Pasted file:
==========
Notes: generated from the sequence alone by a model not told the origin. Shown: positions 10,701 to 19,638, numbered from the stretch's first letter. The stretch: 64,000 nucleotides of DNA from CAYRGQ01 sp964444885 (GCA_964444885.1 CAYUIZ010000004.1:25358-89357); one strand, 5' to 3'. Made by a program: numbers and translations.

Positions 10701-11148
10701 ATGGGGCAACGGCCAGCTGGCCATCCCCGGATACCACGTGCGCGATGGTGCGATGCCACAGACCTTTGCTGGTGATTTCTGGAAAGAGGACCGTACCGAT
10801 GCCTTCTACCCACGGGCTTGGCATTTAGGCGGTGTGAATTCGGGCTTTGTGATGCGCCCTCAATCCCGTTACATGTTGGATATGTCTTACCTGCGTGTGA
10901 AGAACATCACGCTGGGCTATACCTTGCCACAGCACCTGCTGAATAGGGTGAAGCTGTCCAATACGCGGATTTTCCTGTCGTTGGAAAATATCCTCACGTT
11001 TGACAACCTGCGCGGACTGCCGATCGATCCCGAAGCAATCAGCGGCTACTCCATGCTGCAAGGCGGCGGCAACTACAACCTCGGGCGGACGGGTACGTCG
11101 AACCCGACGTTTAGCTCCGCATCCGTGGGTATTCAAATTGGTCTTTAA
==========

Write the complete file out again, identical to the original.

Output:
Notes: generated from the sequence alone by a model not told the origin. Shown: positions 10,701 to 19,638, numbered from the stretch's first letter. The stretch: 64,000 nucleotides of DNA from CAYRGQ01 sp964444885 (GCA_964444885.1 CAYUIZ010000004.1:25358-89357); one strand, 5' to 3'. Made by a program: numbers and translations.

Positions 10701-11148
10701 ATGGGGCAACGGCCAGCTGGCCATCCCCGGATACCACGTGCGCGATGGTGCGATGCCACAGACCTTTGCTGGTGATTTCTGGAAAGAGGACCGTACCGAT
10801 GCCTTCTACCCACGGGCTTGGCATTTAGGCGGTGTGAATTCGGGCTTTGTGATGCGCCCTCAATCCCGTTACATGTTGGATATGTCTTACCTGCGTGTGA
10901 AGAACATCACGCTGGGCTATACCTTGCCACAGCACCTGCTGAATAGGGTGAAGCTGTCCAATACGCGGATTTTCCTGTCGTTGGAAAATATCCTCACGTT
11001 TGACAACCTGCGCGGACTGCCGATCGATCCCGAAGCAATCAGCGGCTACTCCATGCTGCAAGGCGGCGGCAACTACAACCTCGGGCGGACGGGTACGTCG
11101 AACCCGACGTTTAGCTCCGCATCCGTGGGTATTCAAATTGGTCTTTAA